A widespread selloff in China is rippling through emerging markets, threatening to snuff out growth and drag down everything from stocks to currencies and bonds.
Fresh COVID-19 outbreaks — and the government’s stringent policy to contain them — are spooking global investors who fear shutdowns in China will echo across the world by lowering demand and disrupting supply chains. That’s pushing them to sell not just China’s currency, bonds and stocks but the assets of any developing nation which relies heavily on trade with the second-biggest economy.
The result is the sharpest slide in emerging markets in two years, not unlike the meltdown in 2015 when China’s woes led to a rout in their bonds and currencies, besides wiping out $2 trillion from equity values. Since then, the country’s influence on the global economy has only grown: It’s now the largest buyer of commodities, meaning its slump may impact exporters of raw materials and their markets more than ever.
“Given China’s importance in global supply chains and importance to global growth prospects, further disappointments in the nation’s growth may lead to more contagion risk,” said Johnny Chen and Clifford Lau, money managers at William Blair Investment Management in Singapore. “We see countries with high trade linkages to China as being the most vulnerable.”
As armies of white-suited enforcers descended on Shanghai and Beijing in late April to oversee the mandatory testing of millions, the offshore yuan sank to the worst monthly loss in at least 12 years. The MSCI Emerging Markets Currency Index, with almost a 30% weight for the Chinese currency, tumbled in tandem. The yuan’s 30-day correlation to the index rose to the strongest level since September, underscoring the currency’s influence in the emerging-market selloff. After Shanghai reported its first deaths since the latest outbreak, panic selling spread to bonds and equities.
The scale of the losses prompted Chinese authorities to step in and assure markets they’ll support the economic recovery and boost infrastructure spending. They also signaled willingness to resolve regulatory issues in the technology sector. These pledges soothed investors’ nerves even though authorities didn’t abandon the stern “COVID zero” policy that had sparked the panic in the first place. While the last trading day of April did see a rebound in the yuan, most analysts expect the currency to resume its slump.
Beijing’s 2022 growth target of 5.5% is now in question, prompting analysts from Standard Chartered PLC to HSBC Holdings PLC to predict currency losses over the next three months. That, in turn, could lower growth rates in countries like South Africa and Brazil, just when they’re also buffeted by higher U.S. yields, an inflationary spiral and the war in Ukraine.
“If China’s economy slows significantly, emerging markets currencies as well as the yuan could experience a period of elevated and persistent volatility,” said Brendan McKenna, a currency strategist at Wells Fargo Securities in New York.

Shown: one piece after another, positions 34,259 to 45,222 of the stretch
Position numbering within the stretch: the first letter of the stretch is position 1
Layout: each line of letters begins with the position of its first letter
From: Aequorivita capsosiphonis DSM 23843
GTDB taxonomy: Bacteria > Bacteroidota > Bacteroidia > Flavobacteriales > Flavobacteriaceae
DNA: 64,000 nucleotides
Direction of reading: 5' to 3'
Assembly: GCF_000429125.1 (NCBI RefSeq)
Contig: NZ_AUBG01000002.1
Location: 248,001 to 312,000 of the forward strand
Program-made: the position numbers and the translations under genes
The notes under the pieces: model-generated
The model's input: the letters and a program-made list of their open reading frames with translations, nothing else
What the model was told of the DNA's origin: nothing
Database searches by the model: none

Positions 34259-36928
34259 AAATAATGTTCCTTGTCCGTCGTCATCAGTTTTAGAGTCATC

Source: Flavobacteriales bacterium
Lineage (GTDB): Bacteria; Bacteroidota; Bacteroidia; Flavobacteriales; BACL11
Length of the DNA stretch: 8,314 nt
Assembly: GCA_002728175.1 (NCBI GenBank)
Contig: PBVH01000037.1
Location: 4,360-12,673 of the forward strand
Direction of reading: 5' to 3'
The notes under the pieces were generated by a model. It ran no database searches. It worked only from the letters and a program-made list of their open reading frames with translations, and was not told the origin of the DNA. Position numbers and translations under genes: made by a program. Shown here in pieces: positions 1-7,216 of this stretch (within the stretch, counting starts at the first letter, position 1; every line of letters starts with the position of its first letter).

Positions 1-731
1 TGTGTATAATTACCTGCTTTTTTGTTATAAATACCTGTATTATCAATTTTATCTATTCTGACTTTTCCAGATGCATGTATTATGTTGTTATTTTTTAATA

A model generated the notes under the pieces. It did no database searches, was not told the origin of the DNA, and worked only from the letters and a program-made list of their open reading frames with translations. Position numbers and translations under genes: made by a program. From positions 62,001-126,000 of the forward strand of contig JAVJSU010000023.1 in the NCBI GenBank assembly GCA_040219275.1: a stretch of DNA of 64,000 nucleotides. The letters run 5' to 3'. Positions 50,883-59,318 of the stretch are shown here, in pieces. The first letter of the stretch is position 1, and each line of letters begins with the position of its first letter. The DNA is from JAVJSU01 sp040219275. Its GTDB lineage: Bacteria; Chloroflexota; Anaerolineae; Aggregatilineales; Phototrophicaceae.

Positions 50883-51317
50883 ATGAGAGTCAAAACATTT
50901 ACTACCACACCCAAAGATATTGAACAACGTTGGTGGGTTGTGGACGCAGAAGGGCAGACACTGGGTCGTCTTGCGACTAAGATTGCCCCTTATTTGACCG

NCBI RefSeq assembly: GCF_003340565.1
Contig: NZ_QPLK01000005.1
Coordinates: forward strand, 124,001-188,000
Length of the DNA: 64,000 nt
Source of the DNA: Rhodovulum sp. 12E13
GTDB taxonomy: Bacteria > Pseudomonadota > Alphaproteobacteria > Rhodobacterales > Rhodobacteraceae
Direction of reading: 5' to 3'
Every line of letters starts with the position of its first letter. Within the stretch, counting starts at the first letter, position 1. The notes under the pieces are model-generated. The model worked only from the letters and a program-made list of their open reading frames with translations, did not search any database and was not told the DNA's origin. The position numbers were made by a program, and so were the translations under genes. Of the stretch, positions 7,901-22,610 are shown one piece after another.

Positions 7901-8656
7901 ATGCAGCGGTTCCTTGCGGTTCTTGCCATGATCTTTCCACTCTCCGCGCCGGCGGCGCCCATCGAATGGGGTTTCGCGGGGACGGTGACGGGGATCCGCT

The South African rand erased four months worth of gains in just two weeks, while the Brazilian real, Colombian peso and the Chilean peso posted some of the sharpest declines among peers. Carry-trade losses ballooned, capping the worst showing since November.
Money managers quickly moved to downgrade their currency outlook for emerging markets. HSBC cut its forecast for nine Asian currencies, citing China’s economic travails. TD Securities and Neuberger Berman said South Korea’s won and Taiwan’s dollar will come under greater pressure.
“We continue to maintain a cautious stance on Asian currencies, and expect more volatility till the time some of these growth concerns abate,” Prashant Singh, senior portfolio manager for emerging markets debt at Neuberger Berman in Singapore.
Currency losses are also driving a selloff in local bonds, which sank to the worst first four months of a year on record, as performance in April alone was the worst since the peak of the pandemic in March 2020. The main drag here was China again, with a 41% weight in the Bloomberg index for the asset class. The nation’s bonds posted the biggest monthly retreat since the 2008 financial crisis, while sparking double-digit losses in countries as varied as South Africa, Poland and Chile.
Equities weren’t spared either. A rout in Chinese technology shares listed in Hong Kong echoed half a world away in Johannesburg. Naspers Ltd., which owns 28.8% in Tencent Holdings, plunged to a five-year low. A three-week slump partly fueled by panic over COVID-19 cases in China (and partly by rising U.S. yields) led emerging-market stocks to erase $2.7 trillion in market value.
China’s economic activity contracted sharply in April as the lockdown of Shanghai escalated concerns about further disruption to global supply chains. Factory activity fell to the lowest level in more than two years, with the official manufacturing PMI dropping to 47.4 from 49.5 in March, according to data released by the National Bureau of Statistics on Saturday.
“China’s slowdown will compound the challenging outlook for emerging economies facing soaring energy prices and tighter monetary policy from the major central banks,” said Mansoor Mohi-uddin, chief economist at Bank of Singapore Ltd.
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